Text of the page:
Friday the 13th

Our days began by the fountain in the Piazza Santa Maria di Trastevere at 9:15am. We then walked over to the Campo de Fiori for class in the Rome Center.  Cappuccini at a cafe right before class became our routine.  We found out that cappuccini is plural for cappuccino.  “Due cappuccini per favore.” (Two cappuccinos please.) or “Uno cappuccino per favore.”

After class on Friday, September 13th, we went to The Vatican Museum, The Sistine Chapel, and St. Peter’s Basilica.  As with each museum we visited, we had to present on a piece of art. My piece for the Vatican Museum was “The Liberation of St. Peter.”  Painted on a wall above a window in the Raphael Room, The Liberation of St. Peter shows Peter in chains and an angel saving him from prison while the guards sleep.  Raphael has painted an amazing scene that includes beautiful areas of light and dark.  The divine light of the angel glows above all other light even that of the dawn, the moonlight, and the reflections of the torches in the guard’s armor.  Along with the light shining in from the window below it, the effect the painting has on the observer is startling.  It is so big that it is impossible to capture the entire painting in just one camera shot.  Its size, and place on the wall, along with the many people viewing it, adds to the difficulty of appreciating its majesty.  The next time I go to the Vatican Museum I would like to just stand and stare at it, to sit in that moment in time when I can exist in a room called the Raphael Room and be in the presence of such spectacular art.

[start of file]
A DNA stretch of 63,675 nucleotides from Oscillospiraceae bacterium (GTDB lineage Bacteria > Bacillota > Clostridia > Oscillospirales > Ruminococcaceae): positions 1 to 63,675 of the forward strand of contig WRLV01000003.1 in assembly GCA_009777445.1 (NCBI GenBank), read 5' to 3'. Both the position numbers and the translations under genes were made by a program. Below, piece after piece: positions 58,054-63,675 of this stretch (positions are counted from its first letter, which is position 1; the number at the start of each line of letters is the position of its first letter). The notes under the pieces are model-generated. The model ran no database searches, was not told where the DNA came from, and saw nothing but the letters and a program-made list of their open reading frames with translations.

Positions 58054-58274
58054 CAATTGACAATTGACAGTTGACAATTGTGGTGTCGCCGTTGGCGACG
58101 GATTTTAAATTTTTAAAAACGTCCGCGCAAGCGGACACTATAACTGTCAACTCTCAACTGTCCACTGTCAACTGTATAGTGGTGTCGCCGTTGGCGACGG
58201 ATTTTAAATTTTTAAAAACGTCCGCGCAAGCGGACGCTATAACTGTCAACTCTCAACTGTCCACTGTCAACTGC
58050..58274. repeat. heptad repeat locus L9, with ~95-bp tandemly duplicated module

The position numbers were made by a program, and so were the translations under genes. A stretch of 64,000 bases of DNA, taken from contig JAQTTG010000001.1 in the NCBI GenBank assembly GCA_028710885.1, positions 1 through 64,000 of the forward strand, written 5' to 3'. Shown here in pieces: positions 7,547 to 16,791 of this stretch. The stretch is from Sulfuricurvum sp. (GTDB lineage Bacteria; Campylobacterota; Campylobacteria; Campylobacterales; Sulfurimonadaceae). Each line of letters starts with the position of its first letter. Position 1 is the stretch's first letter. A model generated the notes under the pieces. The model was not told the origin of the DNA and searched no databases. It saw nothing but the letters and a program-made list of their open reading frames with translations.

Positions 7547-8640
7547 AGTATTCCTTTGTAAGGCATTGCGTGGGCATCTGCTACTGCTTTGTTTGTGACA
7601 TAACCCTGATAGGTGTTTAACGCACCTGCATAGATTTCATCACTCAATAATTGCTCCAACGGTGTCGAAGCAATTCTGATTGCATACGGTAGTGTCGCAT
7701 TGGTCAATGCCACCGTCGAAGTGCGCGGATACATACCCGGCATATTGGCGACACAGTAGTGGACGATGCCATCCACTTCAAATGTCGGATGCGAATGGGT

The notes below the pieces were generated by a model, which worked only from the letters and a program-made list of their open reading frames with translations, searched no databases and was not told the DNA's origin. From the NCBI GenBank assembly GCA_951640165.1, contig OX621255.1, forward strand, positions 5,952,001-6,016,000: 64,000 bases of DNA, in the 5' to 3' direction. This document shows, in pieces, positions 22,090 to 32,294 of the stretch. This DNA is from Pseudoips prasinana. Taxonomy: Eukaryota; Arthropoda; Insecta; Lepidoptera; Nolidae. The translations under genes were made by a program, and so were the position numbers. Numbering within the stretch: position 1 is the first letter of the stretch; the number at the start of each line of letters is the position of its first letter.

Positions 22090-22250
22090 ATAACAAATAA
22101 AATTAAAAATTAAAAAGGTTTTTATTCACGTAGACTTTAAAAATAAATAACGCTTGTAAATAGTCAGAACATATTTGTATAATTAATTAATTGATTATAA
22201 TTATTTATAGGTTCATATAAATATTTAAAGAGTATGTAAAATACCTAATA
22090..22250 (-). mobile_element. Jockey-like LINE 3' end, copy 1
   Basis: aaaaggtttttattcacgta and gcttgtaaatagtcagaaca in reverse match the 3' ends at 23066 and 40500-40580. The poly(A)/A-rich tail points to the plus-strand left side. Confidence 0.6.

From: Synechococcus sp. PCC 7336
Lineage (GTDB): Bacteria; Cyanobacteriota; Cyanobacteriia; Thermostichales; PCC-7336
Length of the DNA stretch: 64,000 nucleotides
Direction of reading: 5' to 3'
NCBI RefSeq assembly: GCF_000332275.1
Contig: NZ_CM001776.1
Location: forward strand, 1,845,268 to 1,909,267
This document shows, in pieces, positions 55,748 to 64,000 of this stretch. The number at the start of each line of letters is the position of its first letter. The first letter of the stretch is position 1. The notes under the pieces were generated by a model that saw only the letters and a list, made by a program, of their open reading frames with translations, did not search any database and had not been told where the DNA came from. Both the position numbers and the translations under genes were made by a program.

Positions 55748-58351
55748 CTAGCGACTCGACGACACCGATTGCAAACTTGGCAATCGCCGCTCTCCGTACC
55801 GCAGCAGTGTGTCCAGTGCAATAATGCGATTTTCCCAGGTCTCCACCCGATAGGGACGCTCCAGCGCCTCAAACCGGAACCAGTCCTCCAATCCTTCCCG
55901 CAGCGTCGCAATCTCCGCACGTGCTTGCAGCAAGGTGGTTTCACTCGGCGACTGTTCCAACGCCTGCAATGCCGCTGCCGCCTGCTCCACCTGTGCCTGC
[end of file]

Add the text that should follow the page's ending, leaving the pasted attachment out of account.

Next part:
This picture from the internet cannot do justice to the painting. The pictures I took were fragmented so I thought I would post this picture so you can see the basic scene.  When you go to the Raphael Room in the Vatican Museum you will now know what to look for.  Try not to rush through. Try to live in this moment.

From the Vatican Museum to the Sistine Chapel.  Now that is a place you want to just stand and stare.  Prop yourself up against the wall or, like I did, some scaffolding.  Look up.  Watch as the pictures pop out at you.  All those famous paintings of Michelangelo’s like this one:


are right there!  Standing in a room that you have heard about many, many, times and knowing that it took Michelangelo a little over four years to paint these scenes on a ceiling, you are overwhelmed by the scale and talent. Then, as the scenes pop out at you, the room swallows you up. The things that bring you back to your body are the sound police shushing the crowd and the crick in your neck.

” How Big Is the Ceiling?

It’s about 40 meters (131 feet) long by 13 meters (43 feet) wide. These numbers are rounded off just a tad, but don’t detract from the fact that Michelangelo painted well over 5,000 square feet of frescoes” (Quoted from

St. Peter’s Basilica is large, opulent, full of art, full of marble, beautiful, amazing.  I’ll talk more on St. Peter’s in my Sunday, Sept. 15th post.

After a full day of art and Catholic history we ate an authentic Italian meal with each other at Meg and Kathleen’s apartment.  We were true Italians. All talking at the same time, laughter ringing through the windows, wine flowing like water, bread being consumed with olive oil, cheese…never enough cheese, homemade pasta, tomato sauce, pesto sauce, olives, tomatoes, basil…  It was the best meal I had in Rome!


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